In 2010, one former Pixar insider says Lasseter was spoken to — this person assumes by Iger; Disney would not comment — regarding an incident that occurred the night before Up won best animated feature at the Oscars. At a party that evening, Lasseter, who is married, was seen indiscreetly making out with a Disney marketing employee. For a time after that, his behavior was muted; he later told an associate that he had gotten into trouble and as a result was drinking only beer at a company event.

Over time, sources say, there were complaints to human resources at both Pixar and Disney Animation. (Disney declined to comment.) A former insider says the thinking was, “We have to do everything we can to protect John from himself and keep the truth from the public.”‘

Jorgen Klubien is a controversial figure in animation circles: A strong-willed Dane who can be blunt to a fault, he is seen as talented but difficult. Whether his faults outweigh his artistry or vice versa is a matter of opinion. Klubien met Lasseter in 1978 when Klubien, then 20, was offered a scholarship to the nascent CalArts animation program. At the time, Lasseter was an award-winning senior. (Tim Burton was a junior.) Klubien and Lasseter became friends, traveled to Europe together and met each other’s families. Both were hired at Disney and for a time, they shared a house near the studio.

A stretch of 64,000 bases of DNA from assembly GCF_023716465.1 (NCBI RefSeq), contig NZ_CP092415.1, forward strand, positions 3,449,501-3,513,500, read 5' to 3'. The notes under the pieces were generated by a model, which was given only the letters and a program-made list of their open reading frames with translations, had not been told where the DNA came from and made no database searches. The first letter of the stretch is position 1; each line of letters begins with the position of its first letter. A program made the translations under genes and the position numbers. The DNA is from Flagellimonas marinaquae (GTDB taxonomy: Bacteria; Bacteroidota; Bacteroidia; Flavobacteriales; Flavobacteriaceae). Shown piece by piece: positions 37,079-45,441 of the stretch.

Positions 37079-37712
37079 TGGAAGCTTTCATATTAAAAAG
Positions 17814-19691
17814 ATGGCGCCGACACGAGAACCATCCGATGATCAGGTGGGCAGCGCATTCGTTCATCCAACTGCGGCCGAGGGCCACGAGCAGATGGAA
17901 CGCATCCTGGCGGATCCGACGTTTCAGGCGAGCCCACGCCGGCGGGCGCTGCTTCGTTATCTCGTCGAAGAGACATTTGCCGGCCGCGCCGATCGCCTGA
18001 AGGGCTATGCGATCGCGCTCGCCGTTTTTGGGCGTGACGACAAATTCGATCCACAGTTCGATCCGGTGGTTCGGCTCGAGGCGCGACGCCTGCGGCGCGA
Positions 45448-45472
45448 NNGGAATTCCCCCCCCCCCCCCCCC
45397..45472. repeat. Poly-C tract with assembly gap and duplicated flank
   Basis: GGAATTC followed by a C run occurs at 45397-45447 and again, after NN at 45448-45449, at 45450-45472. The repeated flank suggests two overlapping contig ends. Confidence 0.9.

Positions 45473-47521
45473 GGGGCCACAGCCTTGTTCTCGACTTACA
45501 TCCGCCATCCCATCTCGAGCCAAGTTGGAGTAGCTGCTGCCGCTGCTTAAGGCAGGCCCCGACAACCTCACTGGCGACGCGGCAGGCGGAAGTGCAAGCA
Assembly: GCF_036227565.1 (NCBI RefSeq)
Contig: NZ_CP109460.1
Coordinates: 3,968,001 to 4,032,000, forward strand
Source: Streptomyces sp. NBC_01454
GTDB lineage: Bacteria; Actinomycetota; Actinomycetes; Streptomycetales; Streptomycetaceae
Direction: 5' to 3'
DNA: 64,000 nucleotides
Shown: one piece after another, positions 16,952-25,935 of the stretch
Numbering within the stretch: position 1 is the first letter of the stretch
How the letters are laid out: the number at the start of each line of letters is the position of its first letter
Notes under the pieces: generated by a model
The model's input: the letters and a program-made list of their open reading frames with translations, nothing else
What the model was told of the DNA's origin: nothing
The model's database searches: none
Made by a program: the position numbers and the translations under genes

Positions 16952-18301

Disney was in a relatively fallow period. The two were put to work on The Fox and the Hound. Lasseter, who by several accounts was not an especially talented draftsman, left the company in 1984. “He wasn’t really in love with drawing like a lot of us were,” Klubien says. Technology held more appeal. “For him, it was more about ‘How can we get to do animation in this medium?’ “

For a time, Klubien and Lasseter went their separate ways; Lasseter met Ed Catmull, who invited him to work at a new Bay Area computer graphics unit within Lucasfilm. Ultimately, Steve Jobs bought that unit and it became Pixar, with Catmull and Lasseter in leadership roles.

In 1993 — while Toy Story was still in the works — Klubien was hired to work on Pixar’s second movie, A Bug’s Life. He was credited for helping develop the story and as a storyboard artist but came away feeling that he had not been credited properly as a writer on the film. Concluding that the way to advance was to pitch his own idea for a movie — as Docter had done with Monsters, Inc. — he asked his lawyer, who also represented Lasseter, how to best go about pitching as a Pixar employee. He says he was advised simply to talk to Lasseter.